A new gene map of nearly all living bird species has shaken the avian evolutionary tree, scattering some of the feathered dinosaur descendants to new perches and adding odd flourishes to their tales.
Parrots perch closer to songbirds, pigeons have fallen to bottom branches, a tiny wren shares a murderous lineage with the eagle, and the pencil-legged flamingo nests near the deep-diving grebe, according to a series of studies published online in the journal Science.
The four-year, multimillion-dollar effort, which mapped the whole genome covering 48 bird species — 45 of them never mapped before — provides an enormous database for research that affects human health. Chickens, finches and pigeons are commonly used in laboratories, offering insight into human brain and fetal development, environmental risks and speech impediments.
The effort by more than 200 researchers at 80 institutions worldwide would have taken about 400 years for one computer to accomplish, and culminated with the simultaneous publication of 28 studies. Researchers said they expect many new findings to emerge over the coming months.
With more than 10,000 species, birds are the most diverse class of four-limbed vertebrates on Earth, and for centuries have fascinated humans, who have domesticated them for food, trained them as hunters, caged them for companionship, used them to detect deadly gas in coal mines or just stared at them.
"In addition to being very charismatic, birds are also the living descendants of dinosaurs," said Tom Gilbert, head of the evolutionary genomics section of the Natural History Museum of Denmark and an author on several of the studies. Nonetheless, Gilbert said, "it's been very, very hard for people to work out the simple relationship between different orders of birds."
By mapping 45 new genomes from each of 30 bird orders, the Avian Phylogenomics Consortium reordered that tree and opened paths toward a better understanding of humans. One study showed remarkable analogies between genes involved in vocal learning of birds and speech areas of human brains, for instance.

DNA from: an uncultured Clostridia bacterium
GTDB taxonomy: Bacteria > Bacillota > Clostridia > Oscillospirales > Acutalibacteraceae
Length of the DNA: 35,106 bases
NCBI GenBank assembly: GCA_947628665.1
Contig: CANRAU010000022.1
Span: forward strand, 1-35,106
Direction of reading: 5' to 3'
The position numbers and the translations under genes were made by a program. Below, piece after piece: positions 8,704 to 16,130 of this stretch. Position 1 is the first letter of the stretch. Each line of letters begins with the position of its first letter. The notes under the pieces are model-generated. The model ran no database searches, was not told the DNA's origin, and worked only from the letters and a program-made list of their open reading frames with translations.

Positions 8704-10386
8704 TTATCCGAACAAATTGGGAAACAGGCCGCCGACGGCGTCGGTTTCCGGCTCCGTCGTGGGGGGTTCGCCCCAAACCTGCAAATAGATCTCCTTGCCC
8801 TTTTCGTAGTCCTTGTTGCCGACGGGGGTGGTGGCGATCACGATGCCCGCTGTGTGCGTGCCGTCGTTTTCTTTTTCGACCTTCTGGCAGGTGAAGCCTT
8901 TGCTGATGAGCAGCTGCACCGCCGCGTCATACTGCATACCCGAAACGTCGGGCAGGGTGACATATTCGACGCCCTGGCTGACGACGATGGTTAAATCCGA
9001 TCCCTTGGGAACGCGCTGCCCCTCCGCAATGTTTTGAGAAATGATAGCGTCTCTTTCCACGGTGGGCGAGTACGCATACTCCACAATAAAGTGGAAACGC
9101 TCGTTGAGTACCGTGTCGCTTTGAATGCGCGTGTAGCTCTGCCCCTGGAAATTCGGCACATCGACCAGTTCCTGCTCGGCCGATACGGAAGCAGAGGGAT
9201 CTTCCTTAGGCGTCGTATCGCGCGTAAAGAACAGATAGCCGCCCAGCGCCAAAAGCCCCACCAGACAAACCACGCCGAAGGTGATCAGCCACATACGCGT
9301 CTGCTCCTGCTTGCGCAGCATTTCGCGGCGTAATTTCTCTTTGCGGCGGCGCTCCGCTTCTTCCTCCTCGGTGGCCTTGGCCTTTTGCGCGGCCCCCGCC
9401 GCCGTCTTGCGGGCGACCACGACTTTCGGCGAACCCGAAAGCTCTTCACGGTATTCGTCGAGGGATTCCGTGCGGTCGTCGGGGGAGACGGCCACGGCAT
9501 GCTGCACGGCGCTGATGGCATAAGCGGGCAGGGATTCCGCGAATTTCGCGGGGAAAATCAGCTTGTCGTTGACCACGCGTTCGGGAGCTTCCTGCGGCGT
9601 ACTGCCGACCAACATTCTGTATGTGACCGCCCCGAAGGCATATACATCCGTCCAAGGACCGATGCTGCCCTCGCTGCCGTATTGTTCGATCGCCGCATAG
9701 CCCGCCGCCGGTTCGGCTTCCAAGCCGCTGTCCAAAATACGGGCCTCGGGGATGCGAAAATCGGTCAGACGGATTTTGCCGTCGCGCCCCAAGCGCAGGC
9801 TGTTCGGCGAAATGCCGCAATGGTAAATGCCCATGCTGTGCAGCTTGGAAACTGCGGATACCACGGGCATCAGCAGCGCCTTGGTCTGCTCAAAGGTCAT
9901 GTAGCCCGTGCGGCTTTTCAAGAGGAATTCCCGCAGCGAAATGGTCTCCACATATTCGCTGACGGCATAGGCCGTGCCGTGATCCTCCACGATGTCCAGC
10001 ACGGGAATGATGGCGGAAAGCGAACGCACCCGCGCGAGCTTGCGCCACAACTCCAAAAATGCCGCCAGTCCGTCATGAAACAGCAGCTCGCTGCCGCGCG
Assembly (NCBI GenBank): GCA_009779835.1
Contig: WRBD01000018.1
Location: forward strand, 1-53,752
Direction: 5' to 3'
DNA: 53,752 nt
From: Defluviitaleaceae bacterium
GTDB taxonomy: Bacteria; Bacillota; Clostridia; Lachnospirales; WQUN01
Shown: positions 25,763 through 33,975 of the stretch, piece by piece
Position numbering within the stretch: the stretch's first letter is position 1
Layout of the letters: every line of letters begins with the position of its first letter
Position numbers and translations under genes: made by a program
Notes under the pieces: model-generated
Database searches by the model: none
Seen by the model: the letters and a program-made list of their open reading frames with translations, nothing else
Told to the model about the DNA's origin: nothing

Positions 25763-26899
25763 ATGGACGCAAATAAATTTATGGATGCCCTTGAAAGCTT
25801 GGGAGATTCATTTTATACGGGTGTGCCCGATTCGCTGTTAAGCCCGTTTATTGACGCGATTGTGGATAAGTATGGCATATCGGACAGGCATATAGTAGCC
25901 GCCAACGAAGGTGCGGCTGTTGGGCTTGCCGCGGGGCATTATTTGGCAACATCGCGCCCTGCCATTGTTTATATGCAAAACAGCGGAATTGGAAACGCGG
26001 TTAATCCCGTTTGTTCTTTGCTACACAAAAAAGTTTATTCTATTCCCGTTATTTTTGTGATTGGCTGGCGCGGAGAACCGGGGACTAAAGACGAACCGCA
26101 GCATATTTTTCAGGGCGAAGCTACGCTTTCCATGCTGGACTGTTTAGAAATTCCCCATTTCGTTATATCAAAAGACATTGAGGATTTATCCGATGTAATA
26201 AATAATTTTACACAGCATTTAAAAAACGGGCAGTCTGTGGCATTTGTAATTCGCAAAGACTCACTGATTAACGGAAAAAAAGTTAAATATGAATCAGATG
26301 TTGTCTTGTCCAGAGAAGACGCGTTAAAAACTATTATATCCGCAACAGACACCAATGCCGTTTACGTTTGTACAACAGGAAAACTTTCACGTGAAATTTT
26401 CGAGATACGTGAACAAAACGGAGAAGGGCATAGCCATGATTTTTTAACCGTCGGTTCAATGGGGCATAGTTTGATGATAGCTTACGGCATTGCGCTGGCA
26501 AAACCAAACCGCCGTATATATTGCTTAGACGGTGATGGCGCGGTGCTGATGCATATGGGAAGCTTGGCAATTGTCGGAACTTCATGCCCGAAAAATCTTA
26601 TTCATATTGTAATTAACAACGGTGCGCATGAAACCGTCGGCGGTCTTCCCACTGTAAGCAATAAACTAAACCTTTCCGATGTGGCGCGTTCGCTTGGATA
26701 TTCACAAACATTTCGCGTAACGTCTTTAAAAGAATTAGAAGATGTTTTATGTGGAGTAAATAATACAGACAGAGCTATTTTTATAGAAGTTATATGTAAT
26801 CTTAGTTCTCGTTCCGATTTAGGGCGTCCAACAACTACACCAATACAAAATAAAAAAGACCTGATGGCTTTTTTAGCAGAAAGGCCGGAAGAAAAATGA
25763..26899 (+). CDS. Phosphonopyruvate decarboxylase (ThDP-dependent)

"There are lots of disorders that affect speech, and we can't study nonhuman primates or mice for these," said study co-author Erich Jarvis, a neurobiologist at Duke University School of Medicine and the Howard Hughes Medical Institute.
The methods pioneered by the consortium could revolutionize the way genome data are analyzed, said mathematician and computer scientist Tandy Warnow of the University of Illinois at Urbana-Champaign.
"We may actually change the trees on other groups, such as mammals, when we reanalyze them with better methods," Warnow said.
Still, for ornithologists and back yard birders, the immediate effect of the studies was to be found in their potential to resolve — or extend — long-standing debates over the dinosaur descendants. Researchers now suggest birds experienced several parallel "big bang" radiations into a wide array of species shortly after the extinction of the land-based dinosaurs some 66 million years ago.
Since then, distinct bird species twice independently gained the ability to learn sounds — hummingbirds and the ancestor of parrots and songbirds. At least two other times, branches lost vocal learning — among the New Zealand wrens and a group that includes antbirds and manakins, according to the studies.
Other birds, such as the emu and ostrich, jettisoned flight, and almost all lost their right ovary.
And about 65 million years ago, an apex predator probably gave rise to all the major land birds, from the diminutive finch to the massive terror bird of South America, now extinct, according to the studies.
"We are suggesting that the common ancestor of core land birds was an apex predator, and that this predatory trait has been lost several times," Jarvis said.
On a smaller scale, there finally appears to be an answer to why hens don't have teeth: The common ancestor of all birds lost a handful of genes regulating teeth about 116 million years ago, leaving descendants to evolve horny beaks and a digestive tract that grinds food, one study said.
In the end, the overall genome was a third as small as those of most mammals, said Guojie Zhang, head of comparative genomics at the National Genebank of the Beijing Genomics Institute-Shenzhen.
The studies showed it contains about 1.05 billion to 1.26 billion base pairs, which form the lattice of DNA's double helix (that's about a third the size of the human genome).
"The bird genome has experienced a massive gene loss," Zhang said. "We found that 1,600 genes are completely missing from all bird genomes." Some of those are considered crucial to other animals, including genes regulating flexible lungs, and those associated with sexual organs, Zhang said.